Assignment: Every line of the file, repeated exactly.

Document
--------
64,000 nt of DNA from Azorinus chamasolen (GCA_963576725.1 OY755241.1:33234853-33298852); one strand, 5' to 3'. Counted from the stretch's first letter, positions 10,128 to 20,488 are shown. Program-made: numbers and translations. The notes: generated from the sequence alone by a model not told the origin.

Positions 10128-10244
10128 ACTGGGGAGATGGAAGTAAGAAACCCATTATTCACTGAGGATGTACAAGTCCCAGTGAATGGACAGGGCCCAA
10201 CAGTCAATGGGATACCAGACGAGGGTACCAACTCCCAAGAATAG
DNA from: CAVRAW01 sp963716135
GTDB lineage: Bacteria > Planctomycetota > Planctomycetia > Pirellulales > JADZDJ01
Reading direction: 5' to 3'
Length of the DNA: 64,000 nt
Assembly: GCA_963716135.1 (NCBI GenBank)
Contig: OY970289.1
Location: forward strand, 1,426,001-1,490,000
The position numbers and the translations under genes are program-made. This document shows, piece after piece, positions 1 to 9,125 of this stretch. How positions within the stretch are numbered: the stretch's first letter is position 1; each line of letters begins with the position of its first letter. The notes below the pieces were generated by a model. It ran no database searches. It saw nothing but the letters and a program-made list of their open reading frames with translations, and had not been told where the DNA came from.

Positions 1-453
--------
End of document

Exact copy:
64,000 nt of DNA from Azorinus chamasolen (GCA_963576725.1 OY755241.1:33234853-33298852); one strand, 5' to 3'. Counted from the stretch's first letter, positions 10,128 to 20,488 are shown. Program-made: numbers and translations. The notes: generated from the sequence alone by a model not told the origin.

Positions 10128-10244
10128 ACTGGGGAGATGGAAGTAAGAAACCCATTATTCACTGAGGATGTACAAGTCCCAGTGAATGGACAGGGCCCAA
10201 CAGTCAATGGGATACCAGACGAGGGTACCAACTCCCAAGAATAG
DNA from: CAVRAW01 sp963716135
GTDB lineage: Bacteria > Planctomycetota > Planctomycetia > Pirellulales > JADZDJ01
Reading direction: 5' to 3'
Length of the DNA: 64,000 nt
Assembly: GCA_963716135.1 (NCBI GenBank)
Contig: OY970289.1
Location: forward strand, 1,426,001-1,490,000
The position numbers and the translations under genes are program-made. This document shows, piece after piece, positions 1 to 9,125 of this stretch. How positions within the stretch are numbered: the stretch's first letter is position 1; each line of letters begins with the position of its first letter. The notes below the pieces were generated by a model. It ran no database searches. It saw nothing but the letters and a program-made list of their open reading frames with translations, and had not been told where the DNA came from.

Positions 1-453